Citing the Iranian press, the Free Beacon quoted Iranian Foreign Ministry Spokesman Marziyeh Afkham as saying Tuesday, “What has been released by the website of the White House as a fact sheet is a one-sided interpretation of the agreed text in Geneva and some of the explanations and words in the sheet contradict the text of the Joint Plan of Action, and this fact sheet has unfortunately been translated and released in the name of the Geneva agreement by certain media, which is not true.” Continue reading
Iranian officials say White House fact sheet detailing nuke deal is ‘invalid.’ It is starting to sound like Obama is selling his Iranian nuke deal the same way he sold ObamaCare – by misleading America about the details.
by Adam Kredo
Iranian officials say that the White House is misleading the public about the details of an interim nuclear agreement reached over the weekend in Geneva.
Iran and Western nations including the United States came to an agreement on the framework for an interim deal late Saturday night in Geneva. The deal has yet to be implemented
The White House released a multi-page fact sheet containing details of the draft agreement shortly after the deal was announced.
However, Iranian foreign ministry official on Tuesday rejected the White House’s version of the deal as “invalid” and accused Washington of releasing a factually inaccurate primer that misleads the American public. Continue reading
It isn’t surprising that the US and the other five powers signed a deal with Iran on Saturday. Over the past few weeks, US President Barack Obama and Secretary of State John Kerry made it clear that they were committed to signing a deal with Iran as quickly as possible.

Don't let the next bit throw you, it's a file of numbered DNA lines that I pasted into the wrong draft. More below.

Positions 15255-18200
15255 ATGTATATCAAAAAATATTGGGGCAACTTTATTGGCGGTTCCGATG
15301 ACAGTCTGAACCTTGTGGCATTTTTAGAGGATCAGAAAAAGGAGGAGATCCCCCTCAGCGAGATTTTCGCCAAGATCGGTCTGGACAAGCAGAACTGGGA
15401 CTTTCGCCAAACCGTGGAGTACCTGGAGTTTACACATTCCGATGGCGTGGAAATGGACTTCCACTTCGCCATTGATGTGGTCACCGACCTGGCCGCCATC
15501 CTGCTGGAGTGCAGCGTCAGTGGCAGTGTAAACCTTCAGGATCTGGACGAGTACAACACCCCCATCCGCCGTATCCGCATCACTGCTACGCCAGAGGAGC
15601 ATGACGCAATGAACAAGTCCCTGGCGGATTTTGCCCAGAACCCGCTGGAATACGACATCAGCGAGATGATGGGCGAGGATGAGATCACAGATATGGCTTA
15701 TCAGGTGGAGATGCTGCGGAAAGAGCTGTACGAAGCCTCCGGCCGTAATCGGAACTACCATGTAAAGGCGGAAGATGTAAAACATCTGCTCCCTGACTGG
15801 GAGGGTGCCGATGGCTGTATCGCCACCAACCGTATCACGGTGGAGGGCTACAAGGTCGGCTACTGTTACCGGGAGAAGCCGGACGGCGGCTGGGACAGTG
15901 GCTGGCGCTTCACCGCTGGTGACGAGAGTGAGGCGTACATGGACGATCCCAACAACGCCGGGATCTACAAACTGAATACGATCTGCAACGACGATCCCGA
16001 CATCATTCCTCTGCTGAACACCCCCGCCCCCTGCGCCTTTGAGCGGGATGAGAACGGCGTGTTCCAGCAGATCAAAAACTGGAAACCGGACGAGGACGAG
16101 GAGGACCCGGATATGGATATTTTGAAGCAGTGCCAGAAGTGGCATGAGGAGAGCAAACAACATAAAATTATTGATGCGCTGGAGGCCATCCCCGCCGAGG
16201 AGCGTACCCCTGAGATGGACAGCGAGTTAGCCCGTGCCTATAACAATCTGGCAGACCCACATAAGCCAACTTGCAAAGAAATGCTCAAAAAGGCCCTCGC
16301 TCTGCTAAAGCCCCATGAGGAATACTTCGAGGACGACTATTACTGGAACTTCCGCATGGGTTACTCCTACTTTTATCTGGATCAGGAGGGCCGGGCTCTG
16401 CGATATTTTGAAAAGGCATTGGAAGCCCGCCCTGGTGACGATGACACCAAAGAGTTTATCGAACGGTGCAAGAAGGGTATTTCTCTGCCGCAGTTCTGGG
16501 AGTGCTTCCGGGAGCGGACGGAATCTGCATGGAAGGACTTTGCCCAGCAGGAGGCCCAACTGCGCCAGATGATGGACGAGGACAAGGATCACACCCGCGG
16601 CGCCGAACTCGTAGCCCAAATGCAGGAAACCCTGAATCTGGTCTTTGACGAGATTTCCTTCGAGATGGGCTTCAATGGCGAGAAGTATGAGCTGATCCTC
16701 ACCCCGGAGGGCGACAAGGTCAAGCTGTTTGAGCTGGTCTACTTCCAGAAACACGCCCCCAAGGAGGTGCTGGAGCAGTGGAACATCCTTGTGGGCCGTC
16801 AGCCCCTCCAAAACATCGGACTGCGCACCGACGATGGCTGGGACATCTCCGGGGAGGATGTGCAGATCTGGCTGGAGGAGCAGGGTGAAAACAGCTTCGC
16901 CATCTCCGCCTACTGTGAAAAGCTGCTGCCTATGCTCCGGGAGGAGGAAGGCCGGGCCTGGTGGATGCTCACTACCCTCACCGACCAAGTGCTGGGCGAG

And it isn’t surprising that the deal these overeager leaders signed with the world’s leading state sponsor of terrorism makes the world a much more dangerous place than it was before the agreement was concluded.
With the US and its allies far more eager to reach an accord with Iran on its illicit nuclear weapons program than Iran was, it was obvious from the outset that any deal ultimately reached, at least as long as these negotiating conditions remained in force, would facilitate rather than inhibit Iran’s quest to build a nuclear arsenal. And indeed, the sanctions relief that Iran has gained simply by signing on the dotted line will be sufficient to buffet the Iranian economy through a successful nuclear weapons test. Continue reading
The announcement that the P5+1 (the five U.N. Security Council members plus Germany) reached a nuclear deal with Iran has just been made. A few details of the deal have been announced and there likely will be others. But what has been reported so far is sufficient to conclude, as Israeli Prime Minister Netanyahu said of the draft deal reported two weeks ago, that “this is a very, very bad deal.”
The Iranian “concessions” thus far announced are unimpressive: Iran will stop enriching uranium beyond 5 percent; it will install no additional centrifuges; it will convert the 100 pounds or so of 20 percent–enriched uranium which quickly can be converted to weapons-grade uranium to something harder to convert to weapons-grade uranium. Iran has not agreed to dismantle any of the thousands of centrifuges it has installed and continues to operate; to send any of its 20 percent–enriched uranium out of the country; to close the nuclear facilities which will soon provide it with plutonium with which to make nuclear weapons; to stop its testing of long-range missiles; or to cease its support of terrorist activities by Hezbollah and others. Continue reading
Iran’s supreme leader, Ayatollah Ali Khamenei, claimed victory over the United States Sunday shortly after a historic nuclear agreement was reached in Geneva between the Islamic Republic and the 5+1 world powers.
Under the agreement, Iran, in return for sanctions relief, will keep much of its nuclear infrastructure, is limited to enriching uranium to the five percent level for six months, will convert its highly enriched uranium of 20 percent to harmless oxide and will allow more intrusive inspections of its nuclear plants by the International Atomic Energy Agency, which will be limited to only agreed-on facilities. Continue reading